Probably by Francesco Negroli (Italian, Milan, died before December 1519)
19 3/8 x 15 1/4 x 6 3/4 in. (49.3 x 39 x 17.3 cm); Wt. 5 lb. 6 oz. (2461 g)
Purchase, Arthur Ochs Sulzberger Gift, 2014
Not on view
Judging by the maker's marks stamped on it, this backplate appears to be the only surviving identifiable work by Francesco Negroli, a member of a leading family of Milanese armorers, which, in the next generation, became internationally renowned for their sculpturally embossed armors all'antica (in the antique style). The backplate is in a style known as alla tedesca (in the Germanic fashion), suggesting that it was made for a client north of the Alps.
Marking: Punched at the top of the backplate, in the center just below the angular turned edge, are three armorer's marks: in the center, crossed keys with circular heads, their bits down, surmounted by an open crown (the mark used by members of the Negroli family from ca. 1500–30); to either side are single letters surmounted by an abbreviation sign, that on the left an F (apprently struck over an N), that on the right an N (possibly indicating Francesco Negroli).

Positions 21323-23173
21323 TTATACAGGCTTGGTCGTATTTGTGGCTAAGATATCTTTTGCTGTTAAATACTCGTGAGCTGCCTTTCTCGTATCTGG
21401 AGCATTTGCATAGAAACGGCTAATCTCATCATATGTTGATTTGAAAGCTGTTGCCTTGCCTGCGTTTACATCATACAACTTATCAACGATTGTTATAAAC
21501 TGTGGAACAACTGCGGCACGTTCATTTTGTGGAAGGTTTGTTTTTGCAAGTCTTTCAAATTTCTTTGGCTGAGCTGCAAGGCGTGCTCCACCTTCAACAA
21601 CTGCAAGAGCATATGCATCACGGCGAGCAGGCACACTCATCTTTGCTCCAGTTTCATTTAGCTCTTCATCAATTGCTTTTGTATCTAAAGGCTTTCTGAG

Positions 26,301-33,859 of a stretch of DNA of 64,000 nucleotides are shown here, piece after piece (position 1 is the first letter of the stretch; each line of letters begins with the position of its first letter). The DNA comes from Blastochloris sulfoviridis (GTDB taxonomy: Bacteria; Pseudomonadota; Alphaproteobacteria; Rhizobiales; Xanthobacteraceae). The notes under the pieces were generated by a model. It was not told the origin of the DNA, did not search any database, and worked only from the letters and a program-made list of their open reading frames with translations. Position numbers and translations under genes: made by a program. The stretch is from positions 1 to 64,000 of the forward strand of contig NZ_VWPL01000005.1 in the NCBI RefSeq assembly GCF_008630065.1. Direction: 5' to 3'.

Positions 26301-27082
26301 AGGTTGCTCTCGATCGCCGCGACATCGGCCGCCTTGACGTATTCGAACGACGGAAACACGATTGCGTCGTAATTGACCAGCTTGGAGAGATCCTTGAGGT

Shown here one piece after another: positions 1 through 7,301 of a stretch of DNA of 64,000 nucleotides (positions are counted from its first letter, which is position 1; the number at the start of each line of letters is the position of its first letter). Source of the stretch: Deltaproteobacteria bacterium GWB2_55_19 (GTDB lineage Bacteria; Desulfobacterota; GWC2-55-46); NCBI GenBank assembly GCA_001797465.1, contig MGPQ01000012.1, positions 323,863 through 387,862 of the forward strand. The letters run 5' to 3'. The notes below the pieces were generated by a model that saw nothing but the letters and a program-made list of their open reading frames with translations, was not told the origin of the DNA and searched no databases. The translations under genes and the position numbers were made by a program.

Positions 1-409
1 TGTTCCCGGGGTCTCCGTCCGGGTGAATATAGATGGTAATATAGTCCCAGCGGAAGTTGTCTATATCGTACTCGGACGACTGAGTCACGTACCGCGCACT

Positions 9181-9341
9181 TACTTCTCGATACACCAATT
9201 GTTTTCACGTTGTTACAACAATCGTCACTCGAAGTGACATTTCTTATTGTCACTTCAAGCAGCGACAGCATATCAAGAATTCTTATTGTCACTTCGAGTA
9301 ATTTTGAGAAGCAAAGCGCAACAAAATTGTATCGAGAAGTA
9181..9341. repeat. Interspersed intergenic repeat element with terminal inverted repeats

Robert Alexander Hillingford, London (until about 1881; sold to Robinson); [Sir John Charles Robinson, London, about 1881–82; sold to Cincinnati Art Museum]; Cincinnati Art Museum, Cincinnati, Ohio (1882–1978; sale, William S. Doyle Galleries, New York, December 13, 1978, no. 91, for $110, to a private collector); private collection (1978–2014; sold to MMA).